What qualities makes a person good or bad? Researchers of psychology define evil as, “dehumanization, diffusion of responsibility, obedience to authority, unjust systems, group pressure, moral disengagement,and annuity.” These reasons along with background information of a subject helps to identify why a subject may turn evil. Unfortunately, finding a clear cut definition for good was not as easy for researchers. According to the five year study of world-renowned psychologist, Philip Zimbardo and his colleagues, they were able to break up what they found the making of a “good” person to be. “Simply put, then, the key to heroism is a concern for other people in need—a concern to defend a moral cause, knowing there is a personal risk, done without expectation of reward,” (What Makes A Hero?). Dr. Zimbardo also states that the same situations that cause people to turn into villains or bad people, are also the same situations that cause people to want to become heroes or good people. Yet one question still remains. How can the same situation instill someone to become evil and others to become heroes? Truth is there is no clear line that defines why people choose one side or the other. A person can or will go back and forth between the two sides. In Shakespeare’s Macbeth understanding the struggle between good and evil is necessary to access Macbeth’s character and how his tragic flaws ultimately lead to his downfall. Macbeth’s character develops from a brave hero to a murderous tyrant because of his power-hungry personality, his controlling greed, and his overwhelming trust in the witches.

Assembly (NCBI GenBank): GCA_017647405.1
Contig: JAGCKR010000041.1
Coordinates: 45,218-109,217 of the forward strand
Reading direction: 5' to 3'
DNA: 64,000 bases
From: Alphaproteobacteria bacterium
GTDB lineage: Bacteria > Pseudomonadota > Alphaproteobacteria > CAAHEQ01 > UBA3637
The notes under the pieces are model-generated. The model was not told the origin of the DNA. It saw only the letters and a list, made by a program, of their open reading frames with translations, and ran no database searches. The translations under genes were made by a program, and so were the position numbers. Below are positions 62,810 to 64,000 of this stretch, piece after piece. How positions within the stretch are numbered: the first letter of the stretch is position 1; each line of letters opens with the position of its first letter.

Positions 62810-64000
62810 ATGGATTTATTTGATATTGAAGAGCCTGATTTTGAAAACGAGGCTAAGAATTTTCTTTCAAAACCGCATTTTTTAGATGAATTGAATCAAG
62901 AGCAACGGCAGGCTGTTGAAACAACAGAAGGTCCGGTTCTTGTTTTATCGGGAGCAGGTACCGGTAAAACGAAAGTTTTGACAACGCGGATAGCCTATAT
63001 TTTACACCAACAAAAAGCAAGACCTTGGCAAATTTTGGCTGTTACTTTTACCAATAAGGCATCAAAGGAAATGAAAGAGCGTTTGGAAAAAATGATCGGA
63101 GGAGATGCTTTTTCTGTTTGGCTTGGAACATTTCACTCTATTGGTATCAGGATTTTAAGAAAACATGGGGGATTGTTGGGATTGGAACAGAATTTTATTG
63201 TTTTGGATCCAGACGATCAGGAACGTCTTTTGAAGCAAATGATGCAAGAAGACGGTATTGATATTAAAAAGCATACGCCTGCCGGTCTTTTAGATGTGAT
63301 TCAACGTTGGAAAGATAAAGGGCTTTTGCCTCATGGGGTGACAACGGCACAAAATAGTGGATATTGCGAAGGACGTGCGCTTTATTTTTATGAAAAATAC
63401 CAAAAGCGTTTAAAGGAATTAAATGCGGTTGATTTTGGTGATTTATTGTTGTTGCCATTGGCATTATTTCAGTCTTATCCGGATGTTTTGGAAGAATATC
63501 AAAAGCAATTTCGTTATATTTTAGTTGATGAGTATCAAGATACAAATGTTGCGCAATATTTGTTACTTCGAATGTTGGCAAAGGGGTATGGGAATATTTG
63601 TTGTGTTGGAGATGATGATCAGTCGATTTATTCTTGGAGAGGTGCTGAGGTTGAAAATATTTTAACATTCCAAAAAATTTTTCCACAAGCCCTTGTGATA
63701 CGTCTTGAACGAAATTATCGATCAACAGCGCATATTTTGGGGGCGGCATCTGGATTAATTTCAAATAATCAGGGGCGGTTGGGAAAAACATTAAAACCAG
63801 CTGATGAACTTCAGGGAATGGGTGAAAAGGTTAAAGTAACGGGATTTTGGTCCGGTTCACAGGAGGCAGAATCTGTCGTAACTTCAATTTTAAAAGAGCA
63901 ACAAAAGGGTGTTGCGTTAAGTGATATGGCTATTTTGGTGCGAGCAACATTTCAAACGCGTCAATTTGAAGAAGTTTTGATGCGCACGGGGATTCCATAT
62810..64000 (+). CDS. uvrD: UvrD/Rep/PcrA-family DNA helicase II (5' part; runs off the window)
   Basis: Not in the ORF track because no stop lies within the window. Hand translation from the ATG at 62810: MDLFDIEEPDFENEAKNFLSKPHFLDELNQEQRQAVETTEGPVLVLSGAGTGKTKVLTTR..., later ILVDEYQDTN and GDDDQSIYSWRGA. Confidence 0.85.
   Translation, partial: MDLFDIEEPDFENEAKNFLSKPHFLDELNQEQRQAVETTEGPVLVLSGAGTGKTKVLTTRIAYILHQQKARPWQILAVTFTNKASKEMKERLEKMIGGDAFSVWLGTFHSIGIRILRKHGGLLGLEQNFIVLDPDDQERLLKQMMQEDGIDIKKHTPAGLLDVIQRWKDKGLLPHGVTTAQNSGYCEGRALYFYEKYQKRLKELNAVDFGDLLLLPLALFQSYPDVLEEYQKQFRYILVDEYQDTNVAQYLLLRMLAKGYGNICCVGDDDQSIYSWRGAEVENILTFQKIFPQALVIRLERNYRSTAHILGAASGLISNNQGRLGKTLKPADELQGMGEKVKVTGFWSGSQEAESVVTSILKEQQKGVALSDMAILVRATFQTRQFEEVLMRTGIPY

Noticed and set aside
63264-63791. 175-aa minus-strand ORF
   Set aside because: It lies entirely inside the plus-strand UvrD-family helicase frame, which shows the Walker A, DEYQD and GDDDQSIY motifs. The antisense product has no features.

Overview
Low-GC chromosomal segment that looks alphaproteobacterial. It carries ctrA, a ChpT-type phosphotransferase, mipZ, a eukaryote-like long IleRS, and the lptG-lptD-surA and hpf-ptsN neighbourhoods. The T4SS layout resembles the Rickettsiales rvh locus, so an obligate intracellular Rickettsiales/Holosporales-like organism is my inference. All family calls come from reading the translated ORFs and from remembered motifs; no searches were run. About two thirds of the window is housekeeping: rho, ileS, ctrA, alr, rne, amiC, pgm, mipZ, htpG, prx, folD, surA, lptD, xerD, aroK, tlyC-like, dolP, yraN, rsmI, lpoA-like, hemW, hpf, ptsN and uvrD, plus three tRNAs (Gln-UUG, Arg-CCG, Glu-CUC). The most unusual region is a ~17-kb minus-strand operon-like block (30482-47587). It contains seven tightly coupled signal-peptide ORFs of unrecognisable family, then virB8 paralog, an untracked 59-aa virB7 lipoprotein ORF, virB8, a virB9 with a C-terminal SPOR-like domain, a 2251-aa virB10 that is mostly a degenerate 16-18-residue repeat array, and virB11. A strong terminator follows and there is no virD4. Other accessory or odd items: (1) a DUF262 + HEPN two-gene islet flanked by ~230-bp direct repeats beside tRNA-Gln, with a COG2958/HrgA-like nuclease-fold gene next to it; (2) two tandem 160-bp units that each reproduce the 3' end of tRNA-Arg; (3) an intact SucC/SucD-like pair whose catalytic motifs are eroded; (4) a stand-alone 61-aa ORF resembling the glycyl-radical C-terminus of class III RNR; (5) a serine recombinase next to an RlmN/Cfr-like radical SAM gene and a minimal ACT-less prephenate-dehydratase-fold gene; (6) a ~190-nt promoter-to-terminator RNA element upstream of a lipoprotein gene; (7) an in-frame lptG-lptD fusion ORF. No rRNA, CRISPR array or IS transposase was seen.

Main character, Macbeth is corrupted by a charge for power. He was a well liked and well respected man. Macbeth had a decent ranking in the kingdom, and was still quickly climbing the ladder of authority. Giving him a ranking of a higher position, like Thane of Cawdor, fueled his desire for power. Other contributors, such as his wife’s predominant ways and urge for power as well, guided Macbeth down this path of destruction. Lady Macbeth’s manipulation is quite apparent in Act 1, Scene 7 of the story. “If we should fail?”, says Macbeth, clearly shows his apprehension to murdering King Duncan. Lady Macbeth responds, promising Macbeth that as long as he is bold, he will be successful in carrying out this plan she has come up with for the assassination of King Duncan. After carrying out the plan, the door to Macbeth’s desires and wants was opened. With this new found wanting, Macbeth now craved to have authority over people and control their every move like pulling the strings of a puppet. He needed to feel and be important. He needed the people to come to him for answers and permission. In his mind his authority or ruling was to never be questioned, and those who challenge him must quickly be eliminated. No one was to come in between him and his rule. This urging for power instilled in him a negative attitude. A negative attitude that caused him to do whatever it took to get and to keep his power. This thinking is just one of the flaws that helped lead to his downfall. Macbeth killed for power. He killed those who respected and trusted him the most, and those who were the closests to him. People such as King Duncan, who had great respect towards him and Banquo, who would have considered Macbeth a best friend. Not only did his power hungry attitude affect him, it also led to the downfall of his wife. The lies, the murders, and the pressure to keep it all hidden were too much for his wife and she eventually took her own life to get away from it all. Macbeth can be compared to that of Frankenstein; a monstrous man who set out and destroyed everything in his way until he got what wanted (“He Says/She Says: Shakespeare Macbeth-a gender/personality study”). The violence that both presented to get what they desired is comparable. “Violence is the heart and soul of Macbeth”, says Derek Conen from the